Belatedly, realizing he studied the woman standing upon the rise longer than was proper, Darcy slipped through an open patio door to escape the vision of Elizabeth Bennet at Pemberley, which so often followed him about. It was deuced frustrating to look for the woman wherever he his steps took him.

“Leave it be,” Darcy chastised as he crossed the drawing room only to be brought up short a second time by the appearance of his housekeeper.

Mrs. Reynolds caught at her chest in obvious surprise.

“Mr. Darcy,” she gasped. “I did not realize you returned, Sir.”

Darcy caught her elbow to steady the stance of his long-time servant. Mrs. Reynolds came to Pemberley when he was but three. She, Mr. Nathan, his butler, and Mr. Sheffield, his valet, all knew the Darcy family’s employ for over twenty years. “I noted visitors, and as I was not dressed properly, I thought to avoid the necessary greetings,” he explained.

“I have just this minute turned them over to the gardener,” Mrs. Reynolds assured.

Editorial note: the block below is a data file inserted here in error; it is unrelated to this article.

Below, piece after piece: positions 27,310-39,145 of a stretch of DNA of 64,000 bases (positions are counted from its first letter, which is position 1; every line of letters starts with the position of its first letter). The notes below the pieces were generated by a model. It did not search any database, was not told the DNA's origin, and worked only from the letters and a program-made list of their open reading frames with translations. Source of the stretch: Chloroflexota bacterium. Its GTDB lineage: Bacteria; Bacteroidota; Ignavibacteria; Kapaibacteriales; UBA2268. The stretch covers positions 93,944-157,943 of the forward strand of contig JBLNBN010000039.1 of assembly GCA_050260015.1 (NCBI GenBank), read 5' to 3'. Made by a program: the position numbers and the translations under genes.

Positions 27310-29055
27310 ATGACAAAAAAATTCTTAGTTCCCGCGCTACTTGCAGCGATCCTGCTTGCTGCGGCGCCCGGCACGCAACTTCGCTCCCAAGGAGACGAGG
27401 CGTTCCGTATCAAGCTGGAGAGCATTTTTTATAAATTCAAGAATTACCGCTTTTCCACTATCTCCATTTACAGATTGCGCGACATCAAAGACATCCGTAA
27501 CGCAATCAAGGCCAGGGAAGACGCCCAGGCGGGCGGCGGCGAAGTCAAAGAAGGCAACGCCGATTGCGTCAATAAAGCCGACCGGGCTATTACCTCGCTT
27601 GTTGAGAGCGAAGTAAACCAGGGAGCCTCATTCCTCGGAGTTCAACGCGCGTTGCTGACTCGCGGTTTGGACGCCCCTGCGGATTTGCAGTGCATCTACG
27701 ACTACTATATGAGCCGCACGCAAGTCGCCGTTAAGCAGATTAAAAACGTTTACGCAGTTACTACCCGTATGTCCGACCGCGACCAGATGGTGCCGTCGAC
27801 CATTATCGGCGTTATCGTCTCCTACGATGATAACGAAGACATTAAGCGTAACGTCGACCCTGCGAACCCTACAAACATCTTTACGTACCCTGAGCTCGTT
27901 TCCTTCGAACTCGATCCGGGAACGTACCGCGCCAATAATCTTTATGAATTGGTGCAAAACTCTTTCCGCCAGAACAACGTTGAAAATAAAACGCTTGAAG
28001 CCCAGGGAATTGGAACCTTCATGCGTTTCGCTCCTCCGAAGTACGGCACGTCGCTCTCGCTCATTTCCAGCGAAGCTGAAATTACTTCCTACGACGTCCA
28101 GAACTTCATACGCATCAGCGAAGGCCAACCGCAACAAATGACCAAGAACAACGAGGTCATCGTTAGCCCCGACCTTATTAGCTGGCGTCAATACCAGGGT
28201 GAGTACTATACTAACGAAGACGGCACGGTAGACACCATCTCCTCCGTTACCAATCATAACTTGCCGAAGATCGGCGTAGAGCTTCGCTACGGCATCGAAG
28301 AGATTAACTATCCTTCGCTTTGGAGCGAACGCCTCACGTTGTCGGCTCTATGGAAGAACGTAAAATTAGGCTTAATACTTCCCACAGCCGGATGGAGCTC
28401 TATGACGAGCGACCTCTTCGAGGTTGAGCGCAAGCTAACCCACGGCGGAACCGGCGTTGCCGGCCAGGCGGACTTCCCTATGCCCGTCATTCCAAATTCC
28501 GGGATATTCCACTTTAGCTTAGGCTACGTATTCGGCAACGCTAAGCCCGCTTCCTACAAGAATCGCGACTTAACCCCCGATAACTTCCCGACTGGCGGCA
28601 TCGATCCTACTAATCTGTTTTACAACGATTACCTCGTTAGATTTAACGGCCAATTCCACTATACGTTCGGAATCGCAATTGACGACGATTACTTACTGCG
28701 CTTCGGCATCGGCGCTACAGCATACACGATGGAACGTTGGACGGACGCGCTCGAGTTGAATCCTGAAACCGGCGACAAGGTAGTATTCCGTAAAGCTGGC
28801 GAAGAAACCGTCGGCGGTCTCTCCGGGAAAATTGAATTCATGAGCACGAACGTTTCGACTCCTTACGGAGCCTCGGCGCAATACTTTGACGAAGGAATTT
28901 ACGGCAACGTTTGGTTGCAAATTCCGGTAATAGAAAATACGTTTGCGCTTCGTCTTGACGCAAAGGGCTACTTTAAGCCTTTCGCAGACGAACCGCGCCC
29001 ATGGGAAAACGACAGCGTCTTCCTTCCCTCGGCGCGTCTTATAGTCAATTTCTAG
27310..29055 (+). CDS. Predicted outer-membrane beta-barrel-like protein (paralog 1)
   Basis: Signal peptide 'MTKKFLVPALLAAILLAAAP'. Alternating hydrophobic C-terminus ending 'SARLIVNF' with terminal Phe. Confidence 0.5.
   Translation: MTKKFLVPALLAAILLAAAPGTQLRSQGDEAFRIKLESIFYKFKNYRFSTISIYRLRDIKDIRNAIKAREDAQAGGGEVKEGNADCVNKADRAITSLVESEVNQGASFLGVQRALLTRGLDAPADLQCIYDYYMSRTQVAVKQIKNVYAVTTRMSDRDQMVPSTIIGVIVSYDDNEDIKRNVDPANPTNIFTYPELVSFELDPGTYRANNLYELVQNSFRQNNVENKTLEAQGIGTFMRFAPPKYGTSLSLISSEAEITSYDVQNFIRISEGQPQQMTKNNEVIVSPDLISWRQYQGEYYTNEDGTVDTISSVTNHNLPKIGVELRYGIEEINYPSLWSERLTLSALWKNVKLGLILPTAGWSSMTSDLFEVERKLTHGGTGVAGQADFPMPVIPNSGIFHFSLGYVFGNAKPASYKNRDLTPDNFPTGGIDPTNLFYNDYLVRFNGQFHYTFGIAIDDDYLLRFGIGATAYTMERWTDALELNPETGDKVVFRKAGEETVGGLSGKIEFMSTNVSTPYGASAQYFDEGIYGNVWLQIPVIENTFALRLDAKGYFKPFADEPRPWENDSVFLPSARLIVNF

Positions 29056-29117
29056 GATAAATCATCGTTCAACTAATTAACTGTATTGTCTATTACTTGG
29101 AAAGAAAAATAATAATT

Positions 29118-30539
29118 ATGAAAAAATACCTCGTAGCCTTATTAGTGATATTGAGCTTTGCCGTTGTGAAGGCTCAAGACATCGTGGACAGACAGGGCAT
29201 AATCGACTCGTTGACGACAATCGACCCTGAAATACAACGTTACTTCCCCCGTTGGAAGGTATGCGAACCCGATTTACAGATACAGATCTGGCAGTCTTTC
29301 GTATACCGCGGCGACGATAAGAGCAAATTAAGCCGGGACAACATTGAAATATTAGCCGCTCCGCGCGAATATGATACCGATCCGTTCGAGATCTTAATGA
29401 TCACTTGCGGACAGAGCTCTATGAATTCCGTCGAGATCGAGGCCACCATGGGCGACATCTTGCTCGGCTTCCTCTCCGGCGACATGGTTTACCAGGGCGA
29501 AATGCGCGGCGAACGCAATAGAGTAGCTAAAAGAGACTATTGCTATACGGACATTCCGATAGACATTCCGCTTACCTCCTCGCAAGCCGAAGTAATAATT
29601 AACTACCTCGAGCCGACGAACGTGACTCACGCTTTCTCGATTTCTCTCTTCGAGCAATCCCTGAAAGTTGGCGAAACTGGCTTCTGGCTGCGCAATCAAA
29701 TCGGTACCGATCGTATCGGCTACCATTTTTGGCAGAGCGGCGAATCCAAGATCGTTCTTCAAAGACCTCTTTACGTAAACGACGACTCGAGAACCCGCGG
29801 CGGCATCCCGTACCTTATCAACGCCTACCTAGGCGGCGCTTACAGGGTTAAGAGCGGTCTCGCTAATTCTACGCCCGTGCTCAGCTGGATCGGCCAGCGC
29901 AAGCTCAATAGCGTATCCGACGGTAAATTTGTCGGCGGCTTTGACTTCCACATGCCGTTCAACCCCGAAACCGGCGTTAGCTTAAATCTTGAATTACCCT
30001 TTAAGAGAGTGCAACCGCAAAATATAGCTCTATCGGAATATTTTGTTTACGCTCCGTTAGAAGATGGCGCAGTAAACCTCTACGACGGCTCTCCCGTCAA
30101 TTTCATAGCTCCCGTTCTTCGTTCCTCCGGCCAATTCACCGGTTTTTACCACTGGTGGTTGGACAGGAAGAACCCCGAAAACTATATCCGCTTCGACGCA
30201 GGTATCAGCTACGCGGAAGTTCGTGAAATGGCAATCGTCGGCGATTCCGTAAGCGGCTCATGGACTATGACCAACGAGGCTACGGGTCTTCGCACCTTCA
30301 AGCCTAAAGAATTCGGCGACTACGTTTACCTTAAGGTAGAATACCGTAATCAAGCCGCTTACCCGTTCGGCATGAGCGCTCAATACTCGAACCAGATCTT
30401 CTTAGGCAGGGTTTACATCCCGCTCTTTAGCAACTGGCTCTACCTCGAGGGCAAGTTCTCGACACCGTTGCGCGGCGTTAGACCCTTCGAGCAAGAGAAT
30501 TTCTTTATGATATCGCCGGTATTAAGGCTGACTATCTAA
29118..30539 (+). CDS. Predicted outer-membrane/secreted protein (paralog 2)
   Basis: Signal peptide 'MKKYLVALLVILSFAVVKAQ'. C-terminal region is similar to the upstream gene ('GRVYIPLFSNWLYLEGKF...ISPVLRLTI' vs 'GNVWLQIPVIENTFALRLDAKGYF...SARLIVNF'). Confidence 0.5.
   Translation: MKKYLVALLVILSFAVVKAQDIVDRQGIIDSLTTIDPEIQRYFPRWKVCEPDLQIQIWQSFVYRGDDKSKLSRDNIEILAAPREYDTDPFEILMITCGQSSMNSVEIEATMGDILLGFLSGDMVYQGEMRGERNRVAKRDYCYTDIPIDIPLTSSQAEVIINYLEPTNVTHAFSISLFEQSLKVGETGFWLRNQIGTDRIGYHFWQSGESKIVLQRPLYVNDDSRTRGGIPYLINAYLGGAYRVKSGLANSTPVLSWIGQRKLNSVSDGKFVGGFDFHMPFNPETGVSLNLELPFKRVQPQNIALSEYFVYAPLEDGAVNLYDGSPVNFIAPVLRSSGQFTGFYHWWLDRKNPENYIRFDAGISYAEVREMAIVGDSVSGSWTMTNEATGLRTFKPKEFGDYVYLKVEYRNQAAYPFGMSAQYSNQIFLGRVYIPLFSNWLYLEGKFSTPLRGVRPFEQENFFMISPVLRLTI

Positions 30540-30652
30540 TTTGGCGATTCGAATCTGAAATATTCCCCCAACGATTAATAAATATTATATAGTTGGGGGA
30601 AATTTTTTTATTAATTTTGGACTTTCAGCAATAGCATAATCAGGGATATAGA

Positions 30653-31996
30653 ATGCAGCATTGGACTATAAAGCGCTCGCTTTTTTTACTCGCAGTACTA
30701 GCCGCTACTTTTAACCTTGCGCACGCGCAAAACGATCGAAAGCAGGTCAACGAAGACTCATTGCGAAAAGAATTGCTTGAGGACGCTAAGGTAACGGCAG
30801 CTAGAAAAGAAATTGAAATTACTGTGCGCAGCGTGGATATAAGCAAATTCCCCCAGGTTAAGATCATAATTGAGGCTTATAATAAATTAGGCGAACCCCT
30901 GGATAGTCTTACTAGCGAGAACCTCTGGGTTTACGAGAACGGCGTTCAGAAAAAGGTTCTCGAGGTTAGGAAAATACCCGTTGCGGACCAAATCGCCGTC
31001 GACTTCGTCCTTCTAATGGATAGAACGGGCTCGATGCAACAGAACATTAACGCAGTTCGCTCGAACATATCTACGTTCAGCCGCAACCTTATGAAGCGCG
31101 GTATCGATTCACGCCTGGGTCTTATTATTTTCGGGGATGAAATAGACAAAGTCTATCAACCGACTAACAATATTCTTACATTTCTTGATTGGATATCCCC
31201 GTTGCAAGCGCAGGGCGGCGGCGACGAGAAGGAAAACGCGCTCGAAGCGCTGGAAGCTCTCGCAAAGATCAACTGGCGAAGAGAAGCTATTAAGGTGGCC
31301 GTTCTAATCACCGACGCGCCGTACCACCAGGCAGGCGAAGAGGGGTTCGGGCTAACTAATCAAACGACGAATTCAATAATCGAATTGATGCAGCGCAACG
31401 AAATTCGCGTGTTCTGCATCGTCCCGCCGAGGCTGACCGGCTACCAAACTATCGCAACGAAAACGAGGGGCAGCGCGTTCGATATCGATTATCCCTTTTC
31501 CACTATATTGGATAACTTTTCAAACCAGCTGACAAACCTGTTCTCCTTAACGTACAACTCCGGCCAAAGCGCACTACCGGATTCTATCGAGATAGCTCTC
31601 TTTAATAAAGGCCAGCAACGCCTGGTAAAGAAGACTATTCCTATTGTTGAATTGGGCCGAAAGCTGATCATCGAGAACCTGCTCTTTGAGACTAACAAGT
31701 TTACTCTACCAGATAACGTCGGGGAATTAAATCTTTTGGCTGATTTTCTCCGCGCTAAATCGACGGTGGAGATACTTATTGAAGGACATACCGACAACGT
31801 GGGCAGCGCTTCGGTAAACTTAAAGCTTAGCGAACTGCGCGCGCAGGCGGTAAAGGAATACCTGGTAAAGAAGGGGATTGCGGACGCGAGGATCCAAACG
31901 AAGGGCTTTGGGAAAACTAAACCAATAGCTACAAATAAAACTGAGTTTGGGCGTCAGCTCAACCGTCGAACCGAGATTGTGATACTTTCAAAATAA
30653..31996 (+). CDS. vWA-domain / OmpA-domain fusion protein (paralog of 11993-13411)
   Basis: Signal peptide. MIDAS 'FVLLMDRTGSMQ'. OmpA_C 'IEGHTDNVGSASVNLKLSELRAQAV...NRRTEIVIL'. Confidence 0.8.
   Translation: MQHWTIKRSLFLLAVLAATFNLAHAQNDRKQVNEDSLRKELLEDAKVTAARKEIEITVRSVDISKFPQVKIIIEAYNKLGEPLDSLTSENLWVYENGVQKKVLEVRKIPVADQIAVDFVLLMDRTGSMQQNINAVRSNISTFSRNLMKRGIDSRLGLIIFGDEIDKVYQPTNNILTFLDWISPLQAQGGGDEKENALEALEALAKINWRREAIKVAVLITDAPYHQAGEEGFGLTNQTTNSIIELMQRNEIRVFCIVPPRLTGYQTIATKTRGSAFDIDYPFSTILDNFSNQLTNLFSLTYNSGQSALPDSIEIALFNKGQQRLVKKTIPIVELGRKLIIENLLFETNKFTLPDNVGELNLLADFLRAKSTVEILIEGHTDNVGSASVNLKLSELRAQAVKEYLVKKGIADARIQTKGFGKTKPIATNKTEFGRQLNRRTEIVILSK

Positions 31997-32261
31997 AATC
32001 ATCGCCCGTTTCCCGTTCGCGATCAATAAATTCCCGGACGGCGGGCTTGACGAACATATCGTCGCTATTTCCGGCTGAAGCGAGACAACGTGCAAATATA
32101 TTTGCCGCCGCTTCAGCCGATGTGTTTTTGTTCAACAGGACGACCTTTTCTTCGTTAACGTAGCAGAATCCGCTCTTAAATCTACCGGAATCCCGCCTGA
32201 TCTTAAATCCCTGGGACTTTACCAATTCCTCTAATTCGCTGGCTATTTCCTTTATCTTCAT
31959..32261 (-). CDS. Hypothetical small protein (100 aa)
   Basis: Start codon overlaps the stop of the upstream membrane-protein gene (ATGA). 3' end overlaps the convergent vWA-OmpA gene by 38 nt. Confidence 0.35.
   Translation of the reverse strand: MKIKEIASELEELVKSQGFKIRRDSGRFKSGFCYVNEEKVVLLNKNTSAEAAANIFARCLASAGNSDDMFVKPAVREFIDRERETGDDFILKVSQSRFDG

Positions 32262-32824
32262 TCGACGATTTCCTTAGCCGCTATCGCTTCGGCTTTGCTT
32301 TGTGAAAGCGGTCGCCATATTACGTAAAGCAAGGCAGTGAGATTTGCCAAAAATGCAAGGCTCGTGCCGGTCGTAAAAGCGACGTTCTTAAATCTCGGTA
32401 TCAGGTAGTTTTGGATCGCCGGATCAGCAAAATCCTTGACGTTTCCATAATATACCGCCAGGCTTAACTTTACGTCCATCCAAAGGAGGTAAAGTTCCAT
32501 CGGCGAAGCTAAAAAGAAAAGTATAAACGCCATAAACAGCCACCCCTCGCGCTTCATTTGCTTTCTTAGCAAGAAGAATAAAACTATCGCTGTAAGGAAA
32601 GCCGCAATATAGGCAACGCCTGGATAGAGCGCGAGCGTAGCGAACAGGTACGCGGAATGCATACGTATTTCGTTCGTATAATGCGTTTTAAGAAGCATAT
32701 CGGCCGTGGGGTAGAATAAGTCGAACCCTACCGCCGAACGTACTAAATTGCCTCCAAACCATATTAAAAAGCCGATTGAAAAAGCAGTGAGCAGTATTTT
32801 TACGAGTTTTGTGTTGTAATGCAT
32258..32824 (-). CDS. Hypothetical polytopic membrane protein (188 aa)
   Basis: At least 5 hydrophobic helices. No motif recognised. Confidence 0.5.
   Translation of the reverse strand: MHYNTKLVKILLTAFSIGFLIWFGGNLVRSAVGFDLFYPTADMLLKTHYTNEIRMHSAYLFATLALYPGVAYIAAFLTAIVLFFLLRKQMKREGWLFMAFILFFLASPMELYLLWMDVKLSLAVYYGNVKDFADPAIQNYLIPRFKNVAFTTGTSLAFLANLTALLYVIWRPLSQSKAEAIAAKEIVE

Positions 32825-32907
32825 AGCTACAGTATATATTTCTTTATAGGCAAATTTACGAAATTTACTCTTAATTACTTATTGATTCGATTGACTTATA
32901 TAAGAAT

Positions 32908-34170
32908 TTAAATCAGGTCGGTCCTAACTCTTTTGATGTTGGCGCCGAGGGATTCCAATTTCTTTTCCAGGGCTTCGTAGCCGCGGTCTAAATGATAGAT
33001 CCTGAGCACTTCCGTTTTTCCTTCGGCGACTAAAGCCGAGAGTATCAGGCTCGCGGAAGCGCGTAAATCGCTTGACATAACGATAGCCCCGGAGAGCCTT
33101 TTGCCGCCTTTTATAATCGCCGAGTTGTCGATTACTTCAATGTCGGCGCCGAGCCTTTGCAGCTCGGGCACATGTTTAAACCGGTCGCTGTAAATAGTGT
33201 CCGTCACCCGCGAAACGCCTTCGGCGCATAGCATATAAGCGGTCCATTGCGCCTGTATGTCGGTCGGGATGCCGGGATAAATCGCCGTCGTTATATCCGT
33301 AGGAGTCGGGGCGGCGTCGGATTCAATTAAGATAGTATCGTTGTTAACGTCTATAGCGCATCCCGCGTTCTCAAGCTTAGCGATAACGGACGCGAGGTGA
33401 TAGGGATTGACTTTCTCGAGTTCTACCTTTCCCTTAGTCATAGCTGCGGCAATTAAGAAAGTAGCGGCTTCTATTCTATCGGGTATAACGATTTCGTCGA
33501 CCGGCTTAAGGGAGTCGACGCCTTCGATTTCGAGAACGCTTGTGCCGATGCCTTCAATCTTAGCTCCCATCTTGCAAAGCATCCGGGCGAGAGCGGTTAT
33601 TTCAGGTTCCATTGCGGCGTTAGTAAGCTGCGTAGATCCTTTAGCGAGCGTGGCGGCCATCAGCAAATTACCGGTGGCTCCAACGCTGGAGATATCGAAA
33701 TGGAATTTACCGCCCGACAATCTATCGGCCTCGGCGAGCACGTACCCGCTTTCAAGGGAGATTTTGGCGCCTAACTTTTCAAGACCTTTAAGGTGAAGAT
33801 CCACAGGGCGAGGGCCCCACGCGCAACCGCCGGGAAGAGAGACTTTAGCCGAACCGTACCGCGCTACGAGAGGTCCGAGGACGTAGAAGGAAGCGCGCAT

Darcy swallowed the question rushing to his lips.

“Very well. Then I am free to seek the privacy of my quarters.”

“Yes, Sir.” Mrs. Reynolds glanced toward the entrance hall. “Should I have a footman bring up bath water, Sir?”

Darcy nodded his agreement. Again, he fought the urge to ask of the estate’s visitors, but Darcy chose not to punish his pride with false hopes.

“Has Miss Darcy’s gift arrived?”

“Yes, Sir. As you instructed I had the instrument placed in Miss Darcy’s sitting room. It fits perfectly. Miss Georgiana will know such joy.”

He smiled with the woman’s kindness.

“My sister deserves a bit of happiness. After my ablutions, I mean to view the arrangement personally.”

“Very good, Sir.” Mrs. Reynolds started away to do his bidding. Yet, despite his best efforts, Darcy called out to her. “Yes, Master William. Is there something more?”

Darcy’s eyes searched the staircase where he often imagined Elizabeth Bennet standing. Such yearning swelled his chest that he experienced difficulty breathing